Archive for the ‘Marketing & lead generation’ Category

Bite, snack and meal – original reference

If you work in the online content world like I do, you may have run into the term “bite, snack and meal”. This phrase refers to creating content for readers with different appetites for your content. Sally might want to eat the entire dinner, but Mei-Ling just wants a little nibble and Ahmed wants more of a snack. I’ve seen this term thrown around by writers for years – but I recently went looking for the source.

After all, ideas come from somewhere. In this case, I turned up a 2001 Inc. article on the bite, snack and meal by E-Write. And a 2011 book by Charles Marsh et al, Strategic Writing, p.19, said Leslie O’Flahavan and Marilyn Rudick came up with the phrase in a book they wrote in 2002.

I looked up Rudick, O’Flahavan and E-Write. Upon seein Leslie O’Flahavan owns E-Write LLc, I contacted Leslie, who let me know that she started using the term in her courses around 1997 and popularized it through her 2001 article.

I’ll be making sure to cite this wonderful idea in my work – and I’m encouraging others to do the same. As a writer, I know how frustrating it is when others start using your ideas or words. One year, I had to file 200 requests for people to stop infringing on my content. Intellectual property and academic integrity rules still apply to online content.

What is free publicity?

What is free publicity going to do for your business? When it comes to marketing your small business, promotion can be key for building brand awareness and showcasing your products or services. However, most of your budget probably goes towards cash flow to actually run your business. Fortunately, there’s another promotional tool that doesn’t cost a dime – free publicity.

What is free publicity?

What free publicity means is a new avenue for your marketing. Just like advertising, publicity is a part of the promotional marketing mix but with one critical difference. Advertising costs. Publicity is free.

Free publicity definition: “Using the news or business press to carry positive stories about your company or your products; cultivating a good relationship with local press representatives” – Entrepreneur.com

That’s right. Free publicity can help you promote and expand your business, attract new clients, and build business credibility and reputation at no cost.

In fact, free publicity meaning and value vary from company to company. You can’t take a one-size-fits-all approach. You need to create goals and define an approach to publicity for your own business.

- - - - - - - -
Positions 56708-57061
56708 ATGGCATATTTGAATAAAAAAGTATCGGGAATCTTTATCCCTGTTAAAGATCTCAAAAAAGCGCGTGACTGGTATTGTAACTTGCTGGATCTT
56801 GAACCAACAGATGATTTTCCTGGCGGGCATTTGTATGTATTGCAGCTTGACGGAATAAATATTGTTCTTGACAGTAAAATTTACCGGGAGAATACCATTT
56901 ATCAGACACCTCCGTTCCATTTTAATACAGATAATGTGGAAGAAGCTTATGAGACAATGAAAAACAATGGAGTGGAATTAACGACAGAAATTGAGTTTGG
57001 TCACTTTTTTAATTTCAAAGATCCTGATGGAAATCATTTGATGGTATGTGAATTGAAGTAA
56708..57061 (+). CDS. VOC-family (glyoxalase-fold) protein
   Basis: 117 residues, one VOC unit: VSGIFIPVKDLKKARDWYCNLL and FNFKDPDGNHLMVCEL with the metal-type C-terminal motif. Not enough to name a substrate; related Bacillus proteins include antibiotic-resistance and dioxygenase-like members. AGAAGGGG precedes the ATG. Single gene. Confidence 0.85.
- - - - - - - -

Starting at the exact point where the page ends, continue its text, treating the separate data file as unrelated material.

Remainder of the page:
What is free publicity likely to offer your small business?

Free publicity can help your business:

  • Stand out in the crowd
  • Start building relationships with prospective clients
  • Reassure existing clients that they made the right choice
  • Leverage the credibility of having someone else – the media – endorse your messages
  • Help you communicate your company’s personal story to the public
  • Build a connection and presence within your local community
  • Give you the flexibility to capitalize on current events as a promotional tool

Take some time to think and define free publicity for your small business. What is free publicity value for one company may not be valuable for another. For example, one company may seek a story from a blog or website because they want to get the attention of that publication’s audience or build links and search engine credibility. But another firm might have nothing to little from a mention from a small site – or may even find the association with a small publication detracts from their overall credibility. You need to plan out your overall marketing and define goals for your publicity and other campaigns.

In defining free publicity for your business, you can start to build out your marketing plan. You’ll want to take the time and determine what it will mean for your firm. After all, free publicity can come with risks.

Defining the risks of publicity

With advertising, a business has creative control of the content they directly put in front of the end-user. A business designs and crafts the messages they want to communicate. You don’t get that with free publicity.

With free publicity, you pitch a story or idea in hopes of getting media for free. The value and meaning of free publicity includes influencing:

  • Clients
  • Customers
  • Partners
  • Board members
  • Executives
  • Employees
  • Stakeholders

By building a favourable image with those stakeholders, you can reduce hesitation to buy, speed up transactions and even justify higher fees and prices.

What can free publicity do for your stakeholders?

Publicity means more than just product promotion. It can also help you with:

  • building community connections
  • fulfilling corporate social responsibility (CSR) agendas
  • launching charitable giving campaigns
  • carrying out reputation management
  • lobbying
  • managing crisis communications
  • and more

Free publicity meaning in examples

Free publicity can come from various tools. These include:

  • holding a press conference
  • writing a press release and sending it out to mass media – directly or by newswire
  • pitching media contacts by email or phone
  • launching a ground level event
  • using social media to draw attention